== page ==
Tangible

Tangible means it must have physical characteristics. Therefore items such as patents or research and testing do not pass the test due to a lack of physical existence. In accounting terminology, these are referred to as intangibles and are recorded in a different class of assets. Examples of tangible items include tools, site development costs (pavement, curbing, light poles, even trees), structures and trucks.

Tangible and Intangible – Business Definitions and Use

Tangible and Intangible Meaning

Tangible and intangible are terms with several different meanings. A lot of well educated folks have a difficult time providing an all inclusive definition. Someone once described tangible as ‘something that can be burned’. Well, land is tangible and yet, you can’t burn it.  Actually, in Boy Scouts, we teach the boys to use dirt to put out fires! But the best overall definition for these terms that I heard was a synonymous statement made by a Supreme Court Justice when trying to define pornography in relation to art. He said something along the line of ‘I don’t have a definition, but I just know it when I see it’. Basically the gray area for the definition is vast. This is true for these two terms because there are various levels of definitions related to their respective use.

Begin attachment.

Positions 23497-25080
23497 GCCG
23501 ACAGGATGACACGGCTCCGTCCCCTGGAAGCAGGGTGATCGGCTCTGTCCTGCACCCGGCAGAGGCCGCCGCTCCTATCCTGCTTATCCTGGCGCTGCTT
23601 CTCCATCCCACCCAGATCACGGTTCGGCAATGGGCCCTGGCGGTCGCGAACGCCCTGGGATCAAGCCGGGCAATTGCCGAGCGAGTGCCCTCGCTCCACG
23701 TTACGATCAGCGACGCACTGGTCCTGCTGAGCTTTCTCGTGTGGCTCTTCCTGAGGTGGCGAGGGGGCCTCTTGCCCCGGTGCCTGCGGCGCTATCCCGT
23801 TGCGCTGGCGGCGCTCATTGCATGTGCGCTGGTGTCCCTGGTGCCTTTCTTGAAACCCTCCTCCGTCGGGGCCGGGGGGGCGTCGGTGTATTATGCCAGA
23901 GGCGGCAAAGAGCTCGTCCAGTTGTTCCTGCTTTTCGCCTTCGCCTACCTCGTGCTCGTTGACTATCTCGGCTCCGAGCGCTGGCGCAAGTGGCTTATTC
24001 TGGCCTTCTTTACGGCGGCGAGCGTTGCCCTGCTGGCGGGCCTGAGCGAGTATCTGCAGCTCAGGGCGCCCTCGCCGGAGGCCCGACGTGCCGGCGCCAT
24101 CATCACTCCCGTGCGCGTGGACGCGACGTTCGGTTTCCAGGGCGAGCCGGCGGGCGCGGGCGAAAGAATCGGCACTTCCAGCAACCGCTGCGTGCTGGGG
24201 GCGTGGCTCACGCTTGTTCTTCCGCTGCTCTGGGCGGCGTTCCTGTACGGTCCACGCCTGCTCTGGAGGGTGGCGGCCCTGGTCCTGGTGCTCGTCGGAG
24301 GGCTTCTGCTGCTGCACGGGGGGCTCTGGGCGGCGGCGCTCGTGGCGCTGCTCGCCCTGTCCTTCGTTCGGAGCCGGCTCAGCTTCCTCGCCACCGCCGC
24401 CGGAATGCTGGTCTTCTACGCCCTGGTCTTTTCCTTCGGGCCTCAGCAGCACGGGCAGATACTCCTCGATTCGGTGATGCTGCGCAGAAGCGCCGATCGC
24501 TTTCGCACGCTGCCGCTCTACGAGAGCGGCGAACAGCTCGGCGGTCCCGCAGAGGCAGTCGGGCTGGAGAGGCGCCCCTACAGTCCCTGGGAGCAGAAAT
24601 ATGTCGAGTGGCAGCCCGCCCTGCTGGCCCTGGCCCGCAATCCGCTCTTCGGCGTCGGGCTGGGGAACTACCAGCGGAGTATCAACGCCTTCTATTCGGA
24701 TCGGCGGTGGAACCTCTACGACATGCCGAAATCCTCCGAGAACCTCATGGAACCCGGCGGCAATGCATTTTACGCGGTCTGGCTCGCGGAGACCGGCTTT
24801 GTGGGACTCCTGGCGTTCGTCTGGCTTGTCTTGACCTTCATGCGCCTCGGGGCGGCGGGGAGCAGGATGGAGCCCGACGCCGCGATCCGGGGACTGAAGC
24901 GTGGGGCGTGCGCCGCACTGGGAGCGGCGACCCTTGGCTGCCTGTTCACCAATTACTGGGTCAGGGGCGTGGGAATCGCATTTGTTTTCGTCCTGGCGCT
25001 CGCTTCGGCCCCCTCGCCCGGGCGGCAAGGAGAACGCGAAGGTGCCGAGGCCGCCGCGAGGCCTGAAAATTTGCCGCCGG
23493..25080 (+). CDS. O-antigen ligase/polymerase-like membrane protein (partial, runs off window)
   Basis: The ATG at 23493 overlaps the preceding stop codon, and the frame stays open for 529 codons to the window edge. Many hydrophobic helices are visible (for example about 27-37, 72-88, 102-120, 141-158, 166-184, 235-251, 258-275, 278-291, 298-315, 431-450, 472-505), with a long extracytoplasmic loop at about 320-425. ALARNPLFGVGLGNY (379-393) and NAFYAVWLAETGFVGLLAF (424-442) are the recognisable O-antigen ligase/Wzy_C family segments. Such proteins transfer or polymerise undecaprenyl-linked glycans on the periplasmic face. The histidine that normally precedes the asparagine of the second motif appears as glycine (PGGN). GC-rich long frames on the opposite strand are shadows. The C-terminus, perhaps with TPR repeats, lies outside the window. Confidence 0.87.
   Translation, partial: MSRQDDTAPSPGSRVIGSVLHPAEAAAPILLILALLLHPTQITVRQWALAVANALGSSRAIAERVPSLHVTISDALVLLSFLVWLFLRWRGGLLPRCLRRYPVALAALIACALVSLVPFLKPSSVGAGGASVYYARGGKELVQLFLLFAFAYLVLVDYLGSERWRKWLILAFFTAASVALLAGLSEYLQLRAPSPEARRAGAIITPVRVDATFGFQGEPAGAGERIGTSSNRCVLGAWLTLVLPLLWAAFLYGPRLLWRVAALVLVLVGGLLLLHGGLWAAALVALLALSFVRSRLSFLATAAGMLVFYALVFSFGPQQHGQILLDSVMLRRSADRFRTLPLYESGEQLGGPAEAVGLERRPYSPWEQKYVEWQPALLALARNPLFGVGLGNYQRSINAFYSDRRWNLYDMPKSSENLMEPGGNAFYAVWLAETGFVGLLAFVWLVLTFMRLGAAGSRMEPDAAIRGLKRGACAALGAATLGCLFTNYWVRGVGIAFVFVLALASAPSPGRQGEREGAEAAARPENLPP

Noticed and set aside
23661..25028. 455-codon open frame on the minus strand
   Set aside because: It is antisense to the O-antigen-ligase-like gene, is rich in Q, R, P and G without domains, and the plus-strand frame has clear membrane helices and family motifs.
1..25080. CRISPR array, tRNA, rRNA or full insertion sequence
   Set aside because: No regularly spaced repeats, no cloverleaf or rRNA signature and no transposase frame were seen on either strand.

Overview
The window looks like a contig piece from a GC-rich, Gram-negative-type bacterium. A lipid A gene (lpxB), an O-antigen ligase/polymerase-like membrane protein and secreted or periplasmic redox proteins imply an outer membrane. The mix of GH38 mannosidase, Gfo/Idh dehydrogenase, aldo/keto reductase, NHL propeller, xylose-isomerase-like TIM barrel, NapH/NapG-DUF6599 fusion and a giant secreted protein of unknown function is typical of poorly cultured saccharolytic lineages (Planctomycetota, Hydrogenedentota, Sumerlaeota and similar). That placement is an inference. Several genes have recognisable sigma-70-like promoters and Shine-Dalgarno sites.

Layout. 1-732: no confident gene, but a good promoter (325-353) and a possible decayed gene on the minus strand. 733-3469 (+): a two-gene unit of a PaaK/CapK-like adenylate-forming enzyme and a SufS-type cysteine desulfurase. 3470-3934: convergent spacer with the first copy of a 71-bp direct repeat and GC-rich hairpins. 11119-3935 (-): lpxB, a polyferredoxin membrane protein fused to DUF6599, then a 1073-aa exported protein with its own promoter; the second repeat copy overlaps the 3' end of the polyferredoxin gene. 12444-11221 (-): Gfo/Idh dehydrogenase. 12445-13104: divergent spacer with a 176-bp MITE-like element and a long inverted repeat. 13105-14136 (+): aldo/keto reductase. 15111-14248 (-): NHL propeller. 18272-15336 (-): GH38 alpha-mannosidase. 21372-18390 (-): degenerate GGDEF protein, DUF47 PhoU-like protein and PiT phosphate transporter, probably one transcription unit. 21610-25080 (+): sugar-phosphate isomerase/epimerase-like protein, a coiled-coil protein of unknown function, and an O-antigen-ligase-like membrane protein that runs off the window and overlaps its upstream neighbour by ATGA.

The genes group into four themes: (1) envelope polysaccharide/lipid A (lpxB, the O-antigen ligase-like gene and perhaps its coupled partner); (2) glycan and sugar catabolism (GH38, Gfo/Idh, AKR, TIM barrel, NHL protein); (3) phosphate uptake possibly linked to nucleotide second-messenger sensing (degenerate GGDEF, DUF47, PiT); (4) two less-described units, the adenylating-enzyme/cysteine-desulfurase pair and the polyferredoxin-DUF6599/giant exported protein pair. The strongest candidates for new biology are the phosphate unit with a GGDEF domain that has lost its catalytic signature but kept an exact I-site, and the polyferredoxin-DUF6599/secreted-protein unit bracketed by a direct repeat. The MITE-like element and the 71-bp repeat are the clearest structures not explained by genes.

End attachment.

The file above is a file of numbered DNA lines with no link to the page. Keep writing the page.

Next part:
There is the classic college textbook definition.  It is straight forward, but it doesn’t really begin to get involved in the gray area definitions.  Then there is the more extended definition as used in accounting and customarily in the traditional business setting.  Really getting into higher thinking and use of the terms comes into play when discussing value.  Finally, there is the relationship to each other with regards to economics and the evolving concept of wealth.  They are similar to the theory of the Yin and the Yang of life itself.  

The Definition of Fixed Assets

Any tangible item not consumed within one accounting cycle (typically a year) and providing long term utility is referred to as a Fixed Asset. Traditional images include manufacturing equipment, tools, transportation vehicles, buildings and utility related systems (sewage systems, power grids, power plants and dams). In accounting, these assets are recorded to the balance sheet as ‘Fixed Assets’. 

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